Transport TEIYO MARU:
Tabular Record of Movement

© 2010-2018 Bob Hackett, Peter Cundall and Erich Muehlthaler
Revision 8

Hamburg, Germany. Laid down as building number 460 at Blohm & Voss as a 6,863-ton passenger-cargo ship for the Hamburg-Amerikanische Packetfahrt-Aktien-Gesellschaft (HAPAG) Line.

20 October 1923:
Launched and named SAARLAND

2 February 1924:
Delivered to Hamburg-Amerikanische Packetfahrt-Aktien-Gesellschaft (HAPAG) Line, port of registry is Hamburg.

23 February 1924:
Departs Hamburg on her maiden voyage to East Asia.

1934 -1937:
In HAPAG service on between Hamburg and the west coast of South America.

17 August 1939:
Arrives at Dairen (former Port Arthur), Manchuria under command of Captain Jepsen. Scheduled to depart Dairen for Hamburg on 26 August 1939, but remains at Dairen due to war warning radio message.

30 September 1940:
SAARLAND is sold to the Japanese Government for $550,000. Teikoku Senpaku Kaisha (Imperial Steamship Co.), wholly owned by the Japanese Government.assumes management. Renamed TEIYO MARU. Assigned signal letters JQAO. Port of registry now is Tokyo.

December 1940:
Allocated to Naigai Kisen K.K., Kobe. TEIYO MARU now is 6,801 grt.

11 September 1941:
Requisitioned by Japanese Army and receives Army transport number 842.

15 December 1941:
At 1530 departs Shanghai in convoy with CALCUTTA and HIBURI MARUs bound for Takao with destroyer HASU as escort. The ships clear Woosung at 1940 and sail at 10 knots, later adjusted to 9 knots.

12 January 1942:
At 0700 departs Hong Kong with AFRICA, MIIKE, KITAMI and RYOYO MARUs and destroyers ARASHIO, MICHISHIO, OSHIO and ASASHIO as escort. TEIYO MARU is apparently diverted to Camranh Bay.

19 January 1942:
The main convoy is due to arrive at Davao.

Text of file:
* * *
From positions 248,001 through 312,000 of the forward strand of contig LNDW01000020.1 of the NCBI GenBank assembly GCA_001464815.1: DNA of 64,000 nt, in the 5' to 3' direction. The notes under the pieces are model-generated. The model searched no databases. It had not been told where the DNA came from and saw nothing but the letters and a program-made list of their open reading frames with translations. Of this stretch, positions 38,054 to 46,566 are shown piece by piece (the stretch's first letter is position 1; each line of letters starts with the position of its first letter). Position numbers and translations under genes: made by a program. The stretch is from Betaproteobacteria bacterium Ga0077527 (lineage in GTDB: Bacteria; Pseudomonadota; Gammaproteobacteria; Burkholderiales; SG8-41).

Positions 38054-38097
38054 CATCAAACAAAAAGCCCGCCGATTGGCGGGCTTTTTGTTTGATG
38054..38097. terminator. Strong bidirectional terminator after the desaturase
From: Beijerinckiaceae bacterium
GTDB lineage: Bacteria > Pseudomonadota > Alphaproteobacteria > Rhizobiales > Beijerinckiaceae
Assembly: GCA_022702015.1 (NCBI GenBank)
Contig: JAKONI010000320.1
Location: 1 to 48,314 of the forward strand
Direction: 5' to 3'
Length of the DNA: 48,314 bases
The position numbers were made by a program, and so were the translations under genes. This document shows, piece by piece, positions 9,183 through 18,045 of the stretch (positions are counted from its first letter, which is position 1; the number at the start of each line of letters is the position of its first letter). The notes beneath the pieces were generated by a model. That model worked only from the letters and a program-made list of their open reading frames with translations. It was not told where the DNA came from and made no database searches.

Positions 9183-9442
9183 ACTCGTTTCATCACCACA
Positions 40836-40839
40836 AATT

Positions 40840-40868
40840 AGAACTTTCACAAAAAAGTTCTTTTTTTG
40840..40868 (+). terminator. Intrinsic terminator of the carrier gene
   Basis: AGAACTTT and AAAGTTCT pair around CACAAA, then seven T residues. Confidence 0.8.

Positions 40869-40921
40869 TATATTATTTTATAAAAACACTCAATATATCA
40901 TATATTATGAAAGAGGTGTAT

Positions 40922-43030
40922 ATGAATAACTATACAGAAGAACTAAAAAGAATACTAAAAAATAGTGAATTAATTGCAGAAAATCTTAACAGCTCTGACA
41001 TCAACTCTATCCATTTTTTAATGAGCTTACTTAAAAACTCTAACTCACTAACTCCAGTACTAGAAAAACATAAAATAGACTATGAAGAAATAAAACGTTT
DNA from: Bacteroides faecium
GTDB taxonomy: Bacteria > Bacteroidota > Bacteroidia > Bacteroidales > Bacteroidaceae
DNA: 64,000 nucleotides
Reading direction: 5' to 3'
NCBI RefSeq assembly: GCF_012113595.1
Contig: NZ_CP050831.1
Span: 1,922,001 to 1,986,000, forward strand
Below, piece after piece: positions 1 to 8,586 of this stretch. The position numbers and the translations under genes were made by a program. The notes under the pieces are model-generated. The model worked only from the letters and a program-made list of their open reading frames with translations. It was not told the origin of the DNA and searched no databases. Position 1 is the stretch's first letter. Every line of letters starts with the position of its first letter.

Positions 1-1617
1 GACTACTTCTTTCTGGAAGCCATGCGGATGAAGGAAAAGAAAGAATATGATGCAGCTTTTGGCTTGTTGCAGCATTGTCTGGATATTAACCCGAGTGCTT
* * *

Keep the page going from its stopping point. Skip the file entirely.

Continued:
22 January 1942:
At 1500 departs Camranh Bay in convoy with PANAMA, MADRAS and OSAKA MARUs bound for Takao (OSAKA MARU bound for Tsingtao) with unknown escort. The ships sail at 10 knots.

19 February 1942:
At 0800, 39 transports including TEIYO MARU of the Eastern Java Invasion Force carrying the IJA’s 48th Infantry Division depart Jolo Anchorage for Java. En route, 4 more marus carrying the Sakaguchi Detachment (destined to capture Tjilatjap) join the invasion convoy.

1 March 1942: Operation J - The Invasion of Java:
At 0120, 100 miles W of Surabaya, Java. The Eastern Java Invasion Force enters the roadstead off Kragan village, East Java. Just before dropping anchor, the ships are fiercely attacked from the air. The JOHORE MARU is hit and suffers many dead and wounded. The TOKUSHIMA MARU is also hit and has to beach herself at 0200. Despite the air attacks the convoy lands the IJA's 48th Infantry Division at Kragan village.

22 March 1942:
At 0800 departs Singapore for Saigon.

9 July 1942:
At 1600 departs Mako in convoy No. 232 also consisting of TATSUWA (dubious as also shown in convoy No. 231), TEISHUN, GYOYO and SHONAN MARUs, HINO MARU No. 5 and one unidentified merchant ship escorted by destroyer WAKATAKE.

13 July 1942:
At 2300 arrives at Mutsure.

21 July 1942:
TEIYO MARU departs Mako in convoy No. 321 consisting of TOYAMA, WALES, TACOMA and ITALY MARUs and four unidentified merchant ships escorted by minelayer HOKO and subchaser CH-9.

28 July 1942:
Arrives at St Jacques, Indochina.

8 August 1942:
Departs Singapore in convoy S-6 with SHINYU and SUMATRA MARUs escorted by auxiliary gunvbosat CHOSA MARU.

11 August 1942:
At 07-30N 97-48E CHOSA MARU is detached to meet southbound convoy R-6.

14 August 1942:
Arrives at Rangoon.

6 November 1942:
At 1400, TEIYO MARU departs Rabaul, New Britain for the Shortland Islands anchorage escorting an unnumbered convoy consisting of SHINANOGAWA, ARIZONA, TOYO, NAGARA, YAMAZUKI, YURI, TOYOKUNI and OIGAWA MARUs escorted by torpedo boat HIYODORI, minelayer SHIRATAKA, minesweeper W-15 and subchaser CH-16.

8 November 1942:
At 1020, the convoy arrives at Shortland.

25 November 1942:
At 0600 departs Rabaul for Palau in a convoy also consiting of OIGAWA, TAIHEI, SOURABAYA, MACASSAR and TAIKO MARUs escorted by submarine chasers CH-17 and CH-21.

21 December 1942: No. 6 Go Transportation Operation:
Convoy No. 35 assembles at Shanghai to transport the IJA’s 6th Infantry Division via Truk to Guadalcanal (after the decision is made to evacuate Guadalcanal, the convoy’s destination is changed to New Guinea). The convoy consists of troop convoy Parts A, B and C.

Part A departs Shanghai for New Guinea consisting of TEIYO, MYOHO MARUs and SHINSEI MARU No. 1 escorted by second-class destroyer HASU. Part B departs Shanghai for New Guinea consisting of OIGAWA, KENKON, KYOKUSEI and PANAMA MARUs escorted by second-class destroyer KURI.

25 December 1942:
Part C departs Shanghai consisting of MEIU, SOMEDONO, SURABAYA and SHINAI MARUs escorted by second-class destroyer TSUGA.